When I’m out sweeping, people are often surprised to find that we still use brushes and rods. This equipment goes back to at least the 1830’s, when laws were passed outlawing the practice of sending small children up the chimney to clean them. Most people know that small boys used to be used to clean chimneys, but they may not be aware of some other methods which were once employed, including dragging a holly branch through the chimney or sending up a live turkey! I have actually met people out in the villages of Warwickshire who remember the holly bush method.

I’m not sure where the idea that, in the words of Dick Van Dyke, ‘a sweep is as lucky, as lucky can be’ comes from. This guy has a few ideas. One story goes back to George II. Apparently, the horses for the royal carriage were going wild on one occasion and the only person who could get them to calm down was a chimney sweep. The lucky sweep idea somehow became connected to the folklore of weddings. It was meant to be lucky to see a sweep, or especially a sweep’s brush popping out of a chimney on the way to the church. At some point sweeps began to be invited to attend weddings, to be in the photographs and to give the bride a lucky kiss as she leaves the church. Many sweeps now advertise this service as a means to supplement their income (although this guy doesn’t seem to actually do any sweeping, just wedding appearances, surely that doesn’t count!) My boss Colin has so far resisted this practice, probably 'cos he's far too busy sweeping. Maybe if I go forward for ordination as a vicar I could play both parts!

Tuesday, February 07, 2006

The Sacraments of Eucharist and Baptism

Here's the third and final piece which I wrote for my vocations adviser:

Here I will give a brief overview of my understanding of the sacraments of Eucharist and Baptism. Once again I am aware that there has been much ink (and blood!) spilled over the nature of these sacraments, and whatever I say here will only touch upon what is a huge subject.
I will begin by my understanding of sacraments in general. I believe a Christian sacrament is a physical action/rite which has been instituted by Christ that when combined with faith is a means of grace to those who partake in it. I do not believe that sacraments are automatically effective, no matter who they are given to, as this idea would seem to be more akin to magic, and could encourage superstition. On the other hand, I don’t believe that they are merely symbolic. When administered correctly, I believe that the sacraments effect what they signify. The key question being ‘what constitutes correct administration?’ (a question which I don’t intend to answer here!). I believe that there is an aspect of mystery to the sacraments (one of the origins of the term) which belies explanation – trying to explain how they work somehow misses the point. Nevertheless, there are depths of meaning and multi-levelled symbolism that are there to be explored.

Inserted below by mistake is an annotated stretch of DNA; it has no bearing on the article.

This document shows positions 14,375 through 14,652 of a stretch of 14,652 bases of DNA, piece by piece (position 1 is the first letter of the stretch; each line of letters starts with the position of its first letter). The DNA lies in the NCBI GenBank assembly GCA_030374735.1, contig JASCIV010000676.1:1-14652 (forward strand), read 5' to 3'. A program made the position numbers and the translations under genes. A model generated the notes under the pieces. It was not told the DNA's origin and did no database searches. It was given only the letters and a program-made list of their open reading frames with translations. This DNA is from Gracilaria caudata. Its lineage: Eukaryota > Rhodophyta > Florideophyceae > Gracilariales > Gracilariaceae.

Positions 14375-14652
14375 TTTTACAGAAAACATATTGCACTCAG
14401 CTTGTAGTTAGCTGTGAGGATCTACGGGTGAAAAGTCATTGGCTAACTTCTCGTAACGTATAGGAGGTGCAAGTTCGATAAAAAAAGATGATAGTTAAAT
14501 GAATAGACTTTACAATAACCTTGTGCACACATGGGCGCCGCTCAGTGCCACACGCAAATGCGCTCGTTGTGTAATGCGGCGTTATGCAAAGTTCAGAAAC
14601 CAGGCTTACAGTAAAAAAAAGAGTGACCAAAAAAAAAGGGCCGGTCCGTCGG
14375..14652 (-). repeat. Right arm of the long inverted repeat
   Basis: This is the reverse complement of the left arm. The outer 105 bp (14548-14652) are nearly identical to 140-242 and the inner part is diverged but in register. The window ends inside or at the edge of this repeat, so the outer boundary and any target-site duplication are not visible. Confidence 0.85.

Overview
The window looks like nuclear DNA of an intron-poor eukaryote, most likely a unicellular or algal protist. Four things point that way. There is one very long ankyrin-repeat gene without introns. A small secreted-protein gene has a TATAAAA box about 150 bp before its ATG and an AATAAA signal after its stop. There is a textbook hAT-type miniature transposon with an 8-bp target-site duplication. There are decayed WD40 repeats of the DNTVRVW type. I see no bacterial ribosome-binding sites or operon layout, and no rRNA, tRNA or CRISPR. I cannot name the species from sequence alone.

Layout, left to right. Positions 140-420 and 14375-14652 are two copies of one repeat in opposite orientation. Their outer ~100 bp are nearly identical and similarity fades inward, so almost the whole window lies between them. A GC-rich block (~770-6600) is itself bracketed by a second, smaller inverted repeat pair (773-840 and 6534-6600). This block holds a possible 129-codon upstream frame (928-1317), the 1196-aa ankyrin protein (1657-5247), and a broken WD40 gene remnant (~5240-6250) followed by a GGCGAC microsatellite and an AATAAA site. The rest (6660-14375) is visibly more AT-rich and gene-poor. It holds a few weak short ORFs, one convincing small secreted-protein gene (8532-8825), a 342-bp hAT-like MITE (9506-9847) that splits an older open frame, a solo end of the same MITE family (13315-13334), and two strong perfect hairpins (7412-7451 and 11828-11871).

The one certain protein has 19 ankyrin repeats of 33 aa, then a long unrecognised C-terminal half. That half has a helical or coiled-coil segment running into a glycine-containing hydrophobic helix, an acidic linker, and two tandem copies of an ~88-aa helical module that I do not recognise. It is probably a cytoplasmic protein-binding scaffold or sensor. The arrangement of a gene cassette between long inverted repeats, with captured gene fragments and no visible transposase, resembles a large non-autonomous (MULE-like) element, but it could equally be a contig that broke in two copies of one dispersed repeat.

Eucharist – The Meal Jesus Gave Us

“This is my body, which is given for you. Do this in remembrance of me”

In the bread and the wine of the Eucharist I believe that we meet Christ in a special way. There is a whole spectrum of beliefs as to what is happening in the bread and wine. At one end of the spectrum are the Roman Catholics who believe that the bread and wine become the literal body and blood of Christ in the miracle of transubstantiation, at the other end are the low-church evangelicals who, following Zwingli, believe that the bread and wine are just a remembrance of Christ’s death. I think I fall somewhere in the middle. I believe that when approached in faith Christ is really present in the bread and the wine so that they are to us, in a spiritual sense, the body and blood of Christ.

The Eucharist is of course a remembrance of the sacrificial death of Christ on the cross, and all that it achieved. Each time we partake in it we appropriate once again the benefits of the cross, forgiveness of sins and new life in Christ. It is a thanksgiving (eucharist), and a celebration.
In the same way that the Passover meal remembered the liberation of Israel from slavery in Egypt, the Lord’s supper remembers the New Exodus that Jesus achieved on the cross.

It is more than a remembrance, however. I believe that when we approach them in the right way the bread and the wine of the Eucharist really do feed us in a spiritual sense. They focus our lives on the central facts of our faith and prevent us from drifting off into an unmediated, mystical spirituality.

The bread and the wine are an offering. We take what has been given by God, the wheat and the grapes, we make bread and wine from them and offer them back to God. God then makes them to be the body and blood of Christ and gives them back to us. We eat and give Him thanks! There is a continual, relational interaction between God and us.

“For as often as you eat this bread and drink the cup, you proclaim the Lord’s death until he comes”

The Eucharist is where past, present and future meet for Christians. Each time we celebrate the Eucharist, in the present, we are connecting with the Easter victory of Christ and anticipating the consummation of that victory when He comes in the future. We remind ourselves that we are living in the ‘time between the times’. This passage also tells us that in the symbolic action of the Eucharist, we are actually preaching the gospel in a way that goes beyond words. We are rehearsing the central drama of our faith and finding our place in the story.